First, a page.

Next page . . . . Previous page . . . . Speeches . . . . Contents . . . . Sittings . . . . PDF . . . . Video

Legislative Assembly for the ACT: 2018 Week 09 Hansard (Tuesday, 21 August 2018) . . Page.. 3292 ..

that is within the full control of the commissioner, is a meaningless measure of the work that her office does. I know that I am not the only one confused by this indicator, and I trust that the commissioner will take on board the discussion from estimates despite the government not agreeing to the recommendation.

When I asked how many complaints the office had received in this past financial year, the answer was four.

Elsewhere in the hearings the question of the proposal for a recycling facility at Fyshwick was raised, and the subject of a current EIS arose. I asked the commissioner if she had any comments about that and whether she had provided a view to the EIS process. The answer came back: no, she did not think it appropriate for her to comment. Nor was any comment forthcoming on the container deposit scheme or on progress of plastic bag bans. Questions related to the last state of the environment report, which is now three years old, were taken on notice.

The point I make is that the major work of the office of commissioner for the environment is to produce every four years a solid reference document, the state of the environment report. Given that issues we asked about could not be answered because they were the subject of the next report, and other answers referred to issues that apparently occurred too long ago to be familiar, I wonder whether the commissioner’s time might be better used if she only appeared in the year—or the year and the year after—that the latest state of the environment report is tabled.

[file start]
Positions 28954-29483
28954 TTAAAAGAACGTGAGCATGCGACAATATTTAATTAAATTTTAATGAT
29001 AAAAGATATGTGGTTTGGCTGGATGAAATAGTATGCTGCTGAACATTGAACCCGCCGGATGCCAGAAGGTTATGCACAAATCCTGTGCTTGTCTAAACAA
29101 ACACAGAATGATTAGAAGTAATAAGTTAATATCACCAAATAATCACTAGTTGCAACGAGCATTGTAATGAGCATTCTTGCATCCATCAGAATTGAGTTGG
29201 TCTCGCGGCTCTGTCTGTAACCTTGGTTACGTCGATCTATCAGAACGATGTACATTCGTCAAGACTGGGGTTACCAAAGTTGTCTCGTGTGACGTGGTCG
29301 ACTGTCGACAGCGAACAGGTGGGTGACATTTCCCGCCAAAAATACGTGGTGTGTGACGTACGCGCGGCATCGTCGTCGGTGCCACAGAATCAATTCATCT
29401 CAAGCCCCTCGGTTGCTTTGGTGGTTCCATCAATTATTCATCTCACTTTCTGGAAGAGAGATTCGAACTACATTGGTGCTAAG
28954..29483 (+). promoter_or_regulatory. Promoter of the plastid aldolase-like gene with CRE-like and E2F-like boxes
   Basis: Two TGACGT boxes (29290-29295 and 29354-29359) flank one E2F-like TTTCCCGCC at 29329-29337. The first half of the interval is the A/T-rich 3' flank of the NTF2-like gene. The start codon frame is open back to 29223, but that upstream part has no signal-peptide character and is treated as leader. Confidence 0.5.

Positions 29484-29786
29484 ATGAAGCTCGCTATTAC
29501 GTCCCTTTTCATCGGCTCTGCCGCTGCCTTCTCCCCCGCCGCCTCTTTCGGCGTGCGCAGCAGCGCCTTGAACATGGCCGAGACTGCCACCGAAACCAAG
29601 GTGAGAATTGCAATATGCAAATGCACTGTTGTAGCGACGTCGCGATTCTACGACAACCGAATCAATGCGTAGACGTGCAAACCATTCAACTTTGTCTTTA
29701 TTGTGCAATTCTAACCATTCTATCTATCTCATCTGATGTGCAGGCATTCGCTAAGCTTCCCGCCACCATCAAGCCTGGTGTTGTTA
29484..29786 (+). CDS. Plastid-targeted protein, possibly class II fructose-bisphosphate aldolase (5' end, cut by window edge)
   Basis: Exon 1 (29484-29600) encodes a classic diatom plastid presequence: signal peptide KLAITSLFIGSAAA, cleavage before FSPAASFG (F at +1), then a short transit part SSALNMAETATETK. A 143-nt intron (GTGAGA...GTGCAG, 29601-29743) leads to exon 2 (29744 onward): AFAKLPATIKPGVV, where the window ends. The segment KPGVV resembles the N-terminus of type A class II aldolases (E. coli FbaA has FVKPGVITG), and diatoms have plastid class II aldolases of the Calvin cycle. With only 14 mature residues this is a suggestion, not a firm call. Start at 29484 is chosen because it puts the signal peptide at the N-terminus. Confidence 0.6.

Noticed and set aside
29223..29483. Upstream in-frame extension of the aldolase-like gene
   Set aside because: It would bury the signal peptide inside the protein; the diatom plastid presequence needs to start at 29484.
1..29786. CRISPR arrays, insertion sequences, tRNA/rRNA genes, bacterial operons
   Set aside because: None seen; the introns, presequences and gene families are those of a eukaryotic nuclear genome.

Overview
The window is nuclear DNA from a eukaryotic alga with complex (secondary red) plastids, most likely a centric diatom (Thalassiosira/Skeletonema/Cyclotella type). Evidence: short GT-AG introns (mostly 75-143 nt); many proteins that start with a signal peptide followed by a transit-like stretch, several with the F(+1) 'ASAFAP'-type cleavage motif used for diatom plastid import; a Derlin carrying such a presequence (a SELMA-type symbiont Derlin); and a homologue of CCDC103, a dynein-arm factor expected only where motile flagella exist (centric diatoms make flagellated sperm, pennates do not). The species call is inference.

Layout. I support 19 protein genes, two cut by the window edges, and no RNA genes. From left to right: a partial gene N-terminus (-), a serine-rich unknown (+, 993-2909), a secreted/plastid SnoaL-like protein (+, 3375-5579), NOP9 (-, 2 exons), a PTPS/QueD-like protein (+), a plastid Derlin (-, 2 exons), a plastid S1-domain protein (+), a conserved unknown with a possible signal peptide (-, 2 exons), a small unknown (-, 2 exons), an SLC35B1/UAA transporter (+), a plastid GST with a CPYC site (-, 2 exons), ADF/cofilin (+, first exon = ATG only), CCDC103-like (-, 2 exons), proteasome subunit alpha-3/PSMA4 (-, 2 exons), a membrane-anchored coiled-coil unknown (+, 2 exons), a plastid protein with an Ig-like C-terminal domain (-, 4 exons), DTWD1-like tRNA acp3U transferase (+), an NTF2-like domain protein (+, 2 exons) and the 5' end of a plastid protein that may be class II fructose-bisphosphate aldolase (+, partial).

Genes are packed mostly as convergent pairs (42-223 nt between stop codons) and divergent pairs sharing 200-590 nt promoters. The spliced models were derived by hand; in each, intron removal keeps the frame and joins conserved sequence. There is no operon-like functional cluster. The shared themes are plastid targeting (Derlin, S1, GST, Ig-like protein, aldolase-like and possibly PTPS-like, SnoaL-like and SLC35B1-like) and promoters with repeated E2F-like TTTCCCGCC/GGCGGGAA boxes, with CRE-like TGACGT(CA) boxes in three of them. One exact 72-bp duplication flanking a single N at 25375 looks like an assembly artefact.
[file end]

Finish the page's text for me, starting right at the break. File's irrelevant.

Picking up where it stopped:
I was pleased to see discussion about waste in the ACT during the estimates hearings. It is important that we know what the government is planning in this area. It might not be the most glamorous part of government, but is nonetheless an important municipal service. I was pleased when a representative from TCCS indicated that the government will undertake public consultation specifically on the development of a waste to energy policy. As the ACT looks to deal with the challenges that waste management offers, it is crucial that Canberrans understand what is taking place and how it affects them. I look forward to learning about the outcome of the current EIS process for the Fyshwick site and, more importantly, how the ACT government will address future options for waste management, given the rapid population growth in the ACT and the limited scope for expansion of the Mugga Lane facility.

MR STEEL (Murrumbidgee) (12.25): I rise to speak in support of the measures contained in the 2018-19 budget which will improve public places in the ACT, particularly on the south side. The ACT government is committed to urban regeneration of our town centres and renewing our neighbourhoods. Having more people living in our existing town centres is an opportunity to create quality spaces that enhance Canberra as a great place to live. One of the reasons I ran for election was to help deliver urban renewal in Woden, and our government is investing in budget measures to improve public places in Woden town centre and across the ACT.

There is significant investment for more services in our suburbs in the 2018-19 budget, across both the Environment, Planning and Sustainable Development Directorate and Transport Canberra and City Services Directorate. The government will engage with the community and business to improve the amenity and use of public places with a

Next page . . . . Previous page . . . . Speeches . . . . Contents . . . . Sittings . . . . PDF . . . . Video